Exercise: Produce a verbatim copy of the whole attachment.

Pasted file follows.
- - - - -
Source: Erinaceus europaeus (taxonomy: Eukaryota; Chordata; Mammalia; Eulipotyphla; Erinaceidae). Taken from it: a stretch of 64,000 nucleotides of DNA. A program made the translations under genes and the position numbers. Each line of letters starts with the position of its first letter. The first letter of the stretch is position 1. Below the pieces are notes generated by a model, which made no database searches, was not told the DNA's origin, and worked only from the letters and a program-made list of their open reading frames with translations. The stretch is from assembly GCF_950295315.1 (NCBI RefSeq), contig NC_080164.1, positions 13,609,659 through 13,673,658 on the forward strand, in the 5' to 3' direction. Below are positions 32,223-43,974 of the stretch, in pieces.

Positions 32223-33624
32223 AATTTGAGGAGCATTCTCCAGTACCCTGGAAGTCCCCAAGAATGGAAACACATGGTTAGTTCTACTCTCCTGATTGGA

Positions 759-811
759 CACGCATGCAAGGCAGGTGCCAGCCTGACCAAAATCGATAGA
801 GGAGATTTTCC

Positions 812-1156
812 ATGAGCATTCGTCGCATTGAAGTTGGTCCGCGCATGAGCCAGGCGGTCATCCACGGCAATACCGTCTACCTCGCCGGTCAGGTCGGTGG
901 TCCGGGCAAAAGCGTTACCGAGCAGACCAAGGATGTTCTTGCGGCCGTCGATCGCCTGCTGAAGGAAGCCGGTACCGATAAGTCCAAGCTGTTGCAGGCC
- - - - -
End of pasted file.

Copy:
Source: Erinaceus europaeus (taxonomy: Eukaryota; Chordata; Mammalia; Eulipotyphla; Erinaceidae). Taken from it: a stretch of 64,000 nucleotides of DNA. A program made the translations under genes and the position numbers. Each line of letters starts with the position of its first letter. The first letter of the stretch is position 1. Below the pieces are notes generated by a model, which made no database searches, was not told the DNA's origin, and worked only from the letters and a program-made list of their open reading frames with translations. The stretch is from assembly GCF_950295315.1 (NCBI RefSeq), contig NC_080164.1, positions 13,609,659 through 13,673,658 on the forward strand, in the 5' to 3' direction. Below are positions 32,223-43,974 of the stretch, in pieces.

Positions 32223-33624
32223 AATTTGAGGAGCATTCTCCAGTACCCTGGAAGTCCCCAAGAATGGAAACACATGGTTAGTTCTACTCTCCTGATTGGA

Positions 759-811
759 CACGCATGCAAGGCAGGTGCCAGCCTGACCAAAATCGATAGA
801 GGAGATTTTCC

Positions 812-1156
812 ATGAGCATTCGTCGCATTGAAGTTGGTCCGCGCATGAGCCAGGCGGTCATCCACGGCAATACCGTCTACCTCGCCGGTCAGGTCGGTGG
901 TCCGGGCAAAAGCGTTACCGAGCAGACCAAGGATGTTCTTGCGGCCGTCGATCGCCTGCTGAAGGAAGCCGGTACCGATAAGTCCAAGCTGTTGCAGGCC